In Lysistrata we see women on both sides of the war dealing with the difficulties of living in a country at war. The men have disrupted their home lives by going to war. They are worried about losing their husbands, and they are living in poverty and dealing with the corruption of their government and the hostility of the Greeks. The women in both plays have lost all sense of domestic normality. They aren’t happy with their current situations, and the men don’t have a clue until they lose something they have taken for granted. Lysistrata believes they are “ruin[ing] Greece’s towns and slay[ing] her men” for no reason (Lysistrata 186).

Euripides and Aristophanes take their respective plays in entirely different directions, tragedy and comedy respectively, yet have the same conclusions about the ramifications of war, especially on the women. Because of wars, people are dying, living in poverty, being treated unfairly, losing the people they love and the powerless are taken advantage of. Euripides and Aristophanes have demonstrated these things in their plays through the women of the time. The women handled their situations very differently but they showed the usually neglected side of war. They showed there is not always a victor in war because of what war does to the people at war even if they do win. They also showed the wars did not benefit anyone. Everyone involved suffered in one way or another. Whether it was becoming a slave or being denied sex, everyone suffered.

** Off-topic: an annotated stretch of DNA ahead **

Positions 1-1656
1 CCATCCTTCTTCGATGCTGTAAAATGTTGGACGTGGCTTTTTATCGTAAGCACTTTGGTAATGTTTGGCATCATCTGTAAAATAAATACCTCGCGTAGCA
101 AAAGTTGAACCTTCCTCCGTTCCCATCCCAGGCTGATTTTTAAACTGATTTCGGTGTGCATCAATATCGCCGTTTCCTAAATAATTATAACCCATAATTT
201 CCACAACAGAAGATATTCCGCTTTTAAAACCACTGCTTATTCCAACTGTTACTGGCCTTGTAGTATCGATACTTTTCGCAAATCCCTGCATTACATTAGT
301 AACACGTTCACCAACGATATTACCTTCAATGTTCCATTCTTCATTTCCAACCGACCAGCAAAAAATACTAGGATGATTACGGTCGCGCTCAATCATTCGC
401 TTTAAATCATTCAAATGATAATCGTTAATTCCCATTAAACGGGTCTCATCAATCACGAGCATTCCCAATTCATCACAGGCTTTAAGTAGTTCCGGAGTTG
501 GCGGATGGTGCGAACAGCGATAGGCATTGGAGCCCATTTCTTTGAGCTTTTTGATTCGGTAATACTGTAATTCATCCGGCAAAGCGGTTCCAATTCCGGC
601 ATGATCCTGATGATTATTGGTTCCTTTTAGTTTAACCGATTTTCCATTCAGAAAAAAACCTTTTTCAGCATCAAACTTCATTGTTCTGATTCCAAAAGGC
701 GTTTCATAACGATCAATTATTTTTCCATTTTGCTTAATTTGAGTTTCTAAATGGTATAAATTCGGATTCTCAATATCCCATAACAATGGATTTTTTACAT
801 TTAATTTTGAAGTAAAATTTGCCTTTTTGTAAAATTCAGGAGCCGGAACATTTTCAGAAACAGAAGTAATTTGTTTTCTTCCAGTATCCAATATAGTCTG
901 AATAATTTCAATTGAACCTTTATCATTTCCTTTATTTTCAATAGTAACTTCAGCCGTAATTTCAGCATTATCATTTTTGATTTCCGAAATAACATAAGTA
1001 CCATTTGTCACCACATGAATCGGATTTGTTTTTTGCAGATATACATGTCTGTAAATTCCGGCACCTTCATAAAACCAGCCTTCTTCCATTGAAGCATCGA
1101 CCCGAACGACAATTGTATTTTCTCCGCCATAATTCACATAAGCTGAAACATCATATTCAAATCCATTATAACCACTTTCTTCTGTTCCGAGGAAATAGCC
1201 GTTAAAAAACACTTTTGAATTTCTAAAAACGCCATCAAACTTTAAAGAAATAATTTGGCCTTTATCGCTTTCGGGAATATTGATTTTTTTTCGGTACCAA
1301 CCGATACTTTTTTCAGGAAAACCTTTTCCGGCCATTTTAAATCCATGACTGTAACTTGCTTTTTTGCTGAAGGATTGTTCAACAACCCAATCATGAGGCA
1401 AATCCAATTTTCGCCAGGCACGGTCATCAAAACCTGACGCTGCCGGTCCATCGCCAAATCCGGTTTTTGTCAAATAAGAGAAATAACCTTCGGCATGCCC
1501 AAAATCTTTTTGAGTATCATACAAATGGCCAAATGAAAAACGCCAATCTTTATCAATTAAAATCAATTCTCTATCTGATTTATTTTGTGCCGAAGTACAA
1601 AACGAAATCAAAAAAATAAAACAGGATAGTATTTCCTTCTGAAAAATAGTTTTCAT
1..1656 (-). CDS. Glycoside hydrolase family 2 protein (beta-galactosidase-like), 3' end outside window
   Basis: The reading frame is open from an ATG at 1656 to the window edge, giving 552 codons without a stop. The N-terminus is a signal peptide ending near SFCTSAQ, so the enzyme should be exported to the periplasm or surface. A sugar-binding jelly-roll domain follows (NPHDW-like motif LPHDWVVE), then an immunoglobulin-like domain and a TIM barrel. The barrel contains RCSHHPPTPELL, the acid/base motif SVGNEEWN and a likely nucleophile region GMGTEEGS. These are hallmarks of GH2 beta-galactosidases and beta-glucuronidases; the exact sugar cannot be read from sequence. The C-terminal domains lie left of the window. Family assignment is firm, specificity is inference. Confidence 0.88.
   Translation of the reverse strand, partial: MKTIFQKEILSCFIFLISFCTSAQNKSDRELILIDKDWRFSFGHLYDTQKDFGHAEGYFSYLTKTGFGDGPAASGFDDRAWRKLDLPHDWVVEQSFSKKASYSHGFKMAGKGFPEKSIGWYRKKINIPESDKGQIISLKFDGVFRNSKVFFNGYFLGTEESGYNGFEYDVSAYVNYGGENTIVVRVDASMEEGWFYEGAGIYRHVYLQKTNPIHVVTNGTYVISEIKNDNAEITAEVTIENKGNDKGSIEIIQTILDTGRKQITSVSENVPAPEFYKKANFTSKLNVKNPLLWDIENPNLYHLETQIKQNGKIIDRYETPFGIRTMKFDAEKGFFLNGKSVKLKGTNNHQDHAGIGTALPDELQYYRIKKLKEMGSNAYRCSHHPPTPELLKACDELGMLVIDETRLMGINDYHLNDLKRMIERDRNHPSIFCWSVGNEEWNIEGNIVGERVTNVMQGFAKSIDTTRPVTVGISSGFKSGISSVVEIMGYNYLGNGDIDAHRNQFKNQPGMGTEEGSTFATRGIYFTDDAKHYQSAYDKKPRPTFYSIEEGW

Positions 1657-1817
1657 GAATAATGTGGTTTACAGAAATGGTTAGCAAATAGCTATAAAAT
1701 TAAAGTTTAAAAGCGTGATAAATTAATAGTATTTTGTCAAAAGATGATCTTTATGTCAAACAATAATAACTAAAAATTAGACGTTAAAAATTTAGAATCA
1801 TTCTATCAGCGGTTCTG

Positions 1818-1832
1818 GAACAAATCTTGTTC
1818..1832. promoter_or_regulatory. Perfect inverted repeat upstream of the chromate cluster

Sunshine said...

Thank you Chelsea.

So were both plays written around 400 BC?

Interesting that it was culturally except-able for a play to reverse the roles of men and women, I would have thought that this could have made Lysistrata very unpopular.


Chelsea said...

One was written in 411 BC and the other was written in 415 BC or something like that.

I thought the sex role reversal was rather interesting as well. I believe Lysistrata may have won a competition at a festival around the time it was written.